be a master of tap. Every time I put on
my shoes, I keep learning, I keep growing. The day

(09:20):
I put on my shoes and I stopped learning, and
I stopped growing, is it danny to take my tap
shoes off? That always stuck with me that no matter
how good you are at something, no matter how prolific
you are at something, whether it's an art form, or
whether it's what you do with your job, or whether
it's how you interact with people, always keep leaning into
it because it's always something to learn, is always a
place to grow. It really struck me that this is

(09:41):
somebody who had been dancing for half a century by
that point and he was a tap master. He's passed
away now, but he was a tap master. But in
his mind, you can never master that. You have to
keep leaning into that. I just think that that's a brilliant,
agrelliant way to approach life, absolutely, And I feel like,
what's the fun of life if you're not learning and
keeping your mind open and just keep expanding your horizons

(10:03):
and trying things that you can't get right away, failing,
failing up. You're only failing if you don't get back up.
That's right, You're just trying. It's like, come on, let
me let me try to get this thing. Let me
try it again, Let me try it again, let me
try it again. It's the way that I tried to
live my life. It's a good way too. And I
think you have a very unique perspective. You've been in
the business a very long time and there are a

(10:24):
lot of ins and outs that people don't see. And
I was wondering what the most difficult part of the
entertainment industry that you face that isn't discussed much. I
think it varies depending on which stage of life that
you are in stage of your career. When I first
was looking to create space for myself as an actor.
That was the biggest challenge was getting people to see
me as an actor because I started as a tap

(10:45):
dancer mostly on Broadway. I was doing musicals and trying
to create that space of I'm an actor. I can
do scene work. I think one of the most flattering,
our most appreciative compliments I ever got was when Aaron
Sorkin said to casting he said, if more dancers act
like Dole, than we need to hire more dancers. And
that really was because I was fighting so much trying

(11:06):
to create space as an actor. It's kind of funny
because now people don't realize always that I'm a tap dancer,
because that was like you dance. It's funny how life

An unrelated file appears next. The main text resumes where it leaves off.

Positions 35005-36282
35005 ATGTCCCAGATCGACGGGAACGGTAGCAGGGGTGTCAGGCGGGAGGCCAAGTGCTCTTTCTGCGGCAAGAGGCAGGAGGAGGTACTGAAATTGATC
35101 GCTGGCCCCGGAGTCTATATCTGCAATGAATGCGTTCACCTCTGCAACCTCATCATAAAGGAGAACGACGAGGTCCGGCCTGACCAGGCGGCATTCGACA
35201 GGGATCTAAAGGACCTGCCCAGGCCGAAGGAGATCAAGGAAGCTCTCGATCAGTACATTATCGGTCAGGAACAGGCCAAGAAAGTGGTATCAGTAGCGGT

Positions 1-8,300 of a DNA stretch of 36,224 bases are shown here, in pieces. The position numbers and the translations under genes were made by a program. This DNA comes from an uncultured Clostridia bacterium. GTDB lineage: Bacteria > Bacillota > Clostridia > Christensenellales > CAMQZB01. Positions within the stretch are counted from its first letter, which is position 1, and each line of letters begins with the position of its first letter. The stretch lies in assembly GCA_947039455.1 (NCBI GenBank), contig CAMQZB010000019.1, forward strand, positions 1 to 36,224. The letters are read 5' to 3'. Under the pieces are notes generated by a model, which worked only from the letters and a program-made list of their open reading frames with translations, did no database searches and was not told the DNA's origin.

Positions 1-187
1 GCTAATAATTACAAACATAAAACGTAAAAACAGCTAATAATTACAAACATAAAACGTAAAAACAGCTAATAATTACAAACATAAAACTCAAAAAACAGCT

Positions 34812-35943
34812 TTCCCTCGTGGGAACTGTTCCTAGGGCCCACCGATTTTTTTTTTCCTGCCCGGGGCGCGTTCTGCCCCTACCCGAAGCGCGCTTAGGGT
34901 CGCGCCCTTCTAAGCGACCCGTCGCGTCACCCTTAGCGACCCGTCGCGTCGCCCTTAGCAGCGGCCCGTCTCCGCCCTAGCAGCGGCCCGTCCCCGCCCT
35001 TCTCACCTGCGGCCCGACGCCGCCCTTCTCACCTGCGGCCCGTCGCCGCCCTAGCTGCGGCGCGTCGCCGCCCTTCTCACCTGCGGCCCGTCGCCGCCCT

can evolved that way. But when I was younger, that
was the part about the career, just trying to create
space and in terms of trying to get people to
see me as an actor, but also trying to just
create space for myself in the business. Like I felt

(11:27):
like I was a good actor. I felt that I
had something to offer and getting someone to see that,
especially someone like Aaron Sorkin and being on a show
that is so dialogue heavy and it's you know, it's
so fast paced. Was being on that show? Do you
think that helped you um grow as an actor? Just
being around that kind of right and that kind of

(11:48):
you know, go go go, oh, yeah you can. You
can't be around doing the words of Aaron Sorkin being
directed by Tommy Schlami, working with Martin Sheen and Alison Jenny,
John Spencer, Richard Schiff, Brad for you know, Rob low
Stocker chanting. I mean, the list goes on. You can't
be around that group of creative people and not get better.

(12:09):
It's like if I played basketball every day with Michael Jordan,
Lebron James, Magic Johnson and Larry Birds, you would improve exactly.
And I'm not a good basketball player, not at all,
but I wouldn't. There's no way that I could keep
playing with them for seven years, day in day out
and not get better. I think you are known by
the company you keep, which is why I tried to

(12:29):
always get around people who who can inspire me to
reach reach further. Yeah, it's surrounding. You know, you are
who you surround yourself with. And when you surround yourself
with other driven people that make you want to be better,
you want to do the same same thing. You know,
it's funny to talk about the West Wing to being
a tap dance to help me understand how to tackle
the dialogue of it's all rhythm. And once once I

(12:51):
got that that, it all made sense to me. I said, Oh,
this is a song. Yeah, this is all just musicality
right here. West Wing truly is just musicality like it
is so it is so brilliant. What is the biggest
takeaway you learned from that show? I think one. There's
a few things, so I guess it wouldn't be the biggest.
It would be a few of the big takeaways. One

(13:12):
was to always stay humble in the midst of what's
going on because it's not going to last forever. I
really appreciate how Martin Sheen was is such a humble person.
He's always connected to his fellow beings. He's not a
subjector of persons, meaning he's not going to talk to
you one way because he doesn't look at you as
as being a value. Everyone is a value involved in
the creative process, from Aaron Sorkin to a p a

(13:35):
who just came on set for one day. And I
was aware of that. I could see because I very rare.
It is very rare, and I had just done a
team movie before that name She's all that. And I've
seen how a lot of my peers we're acting on
the set. It was my first studio film, and being
on that set and seeing how the egos that were
there that could be amongst a lot of a lot
of people, but in that case a lot of young people.

(13:57):
And then to come to the West Wing set and